6

Can it be done with ICU without falling back to regex?

Currently I normalize filenames like this:

protected function normalizeFilename($filename)
{
    $transliterator = Transliterator::createFromRules(
        'Any-Latin; Latin-ASCII; [:Punctuation:] Remove;'
    );
    $filename = $transliterator->transliterate($filename);
    $filename = preg_replace('/[^A-Za-z0-9_]/', '', $filename);
    return $filename;

}

Can I get rid of regular expression here and do everything with ICU calls?

  • Just 50? This question blows minds up then just 50? make it 200 ..... – UltraDEVV Sep 25 '14 at 22:11
  • 1
    @UltraDEVV I doubt raising the bounty will increase the number programmers who know the answer ;) – Vladislav Rastrusny Sep 29 '14 at 6:02
8
+50

Use the correct tool for the job

I don't see anything wrong with what you're doing now.

ICU transliteration is first and foremost language oriented. It tries to preserve meaning.

Regular expressions, on the other hand, can manipulate characters in detail, giving you the assurance that the file name is restricted to the selected characters.

The combination is perfect, in this case.

I have, of course, looked for a solution to your question. But to be honest, I couldn't find something that would work on all possible inputs.

For instance, not all characters, we would consider punctuation marks, are removed by [:Punctuation:] Remove;. Try the Russian name: Корнильев, Кирилл. After applying your id it becomes: Kornilʹev Kirill. Clearly that's not a punctuation mark, but you don't want it in your file name.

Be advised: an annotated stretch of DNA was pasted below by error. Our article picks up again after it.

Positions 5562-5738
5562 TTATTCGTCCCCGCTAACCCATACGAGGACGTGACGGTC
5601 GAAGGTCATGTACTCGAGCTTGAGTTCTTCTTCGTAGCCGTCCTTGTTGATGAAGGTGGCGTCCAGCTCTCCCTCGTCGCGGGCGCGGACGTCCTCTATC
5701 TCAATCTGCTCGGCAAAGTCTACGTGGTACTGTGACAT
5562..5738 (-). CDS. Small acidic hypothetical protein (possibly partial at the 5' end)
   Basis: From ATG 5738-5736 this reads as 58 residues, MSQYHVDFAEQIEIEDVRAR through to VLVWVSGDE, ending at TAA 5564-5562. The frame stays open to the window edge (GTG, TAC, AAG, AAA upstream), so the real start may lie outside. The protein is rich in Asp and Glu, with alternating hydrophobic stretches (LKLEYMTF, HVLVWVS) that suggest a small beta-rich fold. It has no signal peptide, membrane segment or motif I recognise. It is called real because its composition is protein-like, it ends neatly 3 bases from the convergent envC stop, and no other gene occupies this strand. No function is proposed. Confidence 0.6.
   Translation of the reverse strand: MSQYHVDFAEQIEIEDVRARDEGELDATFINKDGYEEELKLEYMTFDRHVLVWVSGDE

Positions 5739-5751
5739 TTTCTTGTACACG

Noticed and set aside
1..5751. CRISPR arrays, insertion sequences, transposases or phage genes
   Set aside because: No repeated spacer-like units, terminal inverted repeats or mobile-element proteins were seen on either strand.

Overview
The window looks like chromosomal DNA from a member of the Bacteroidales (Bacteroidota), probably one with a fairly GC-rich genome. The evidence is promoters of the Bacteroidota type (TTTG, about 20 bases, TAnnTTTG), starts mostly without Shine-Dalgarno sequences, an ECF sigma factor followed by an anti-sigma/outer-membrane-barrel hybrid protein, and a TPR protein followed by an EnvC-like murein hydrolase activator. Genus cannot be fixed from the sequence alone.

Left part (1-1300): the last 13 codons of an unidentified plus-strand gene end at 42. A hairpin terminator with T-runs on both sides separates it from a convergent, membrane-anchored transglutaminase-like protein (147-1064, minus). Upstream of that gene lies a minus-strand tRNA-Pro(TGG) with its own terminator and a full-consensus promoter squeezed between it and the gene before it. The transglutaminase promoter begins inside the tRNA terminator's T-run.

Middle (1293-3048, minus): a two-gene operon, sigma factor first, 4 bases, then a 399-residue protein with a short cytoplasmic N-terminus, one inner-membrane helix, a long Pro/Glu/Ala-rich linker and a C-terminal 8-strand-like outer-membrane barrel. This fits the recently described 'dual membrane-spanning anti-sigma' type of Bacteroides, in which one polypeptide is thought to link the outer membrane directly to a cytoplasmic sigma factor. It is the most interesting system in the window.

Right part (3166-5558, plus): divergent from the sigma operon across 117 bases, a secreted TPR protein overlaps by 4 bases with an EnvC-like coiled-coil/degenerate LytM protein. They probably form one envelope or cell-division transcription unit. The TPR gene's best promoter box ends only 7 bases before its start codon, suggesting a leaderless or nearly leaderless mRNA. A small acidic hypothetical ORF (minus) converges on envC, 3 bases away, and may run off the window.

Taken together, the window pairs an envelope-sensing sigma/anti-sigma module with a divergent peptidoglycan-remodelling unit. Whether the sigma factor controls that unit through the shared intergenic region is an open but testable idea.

So I would advice to use the correct tool for the job:

  1. Use ICU to get the best ASCII enquivalent. Only using Latin-ASCII; as the id will do. Nice and simple.
  2. Then use a regular expression, just like you did, to make sure you're left with only the characters you need.

There is really nothing wrong with this.

PS: Personally I think the person, or persons, who wrote the ICU user guide should not be complimented on a job well done. What a mess.

  • Could you explain, why [:Punctation:] does not cover QUOTATION MARK and APOSTROPHE from PUNCTUATION category? – wtorsi Dec 2 '18 at 8:20
  • @wtorsi Is this a comment to this answer, or a new question? To me it seems like the latter. In that case it is better to ask a new question. Don't forget to document your statement, if you do. – KIKO Software Dec 3 '18 at 7:00

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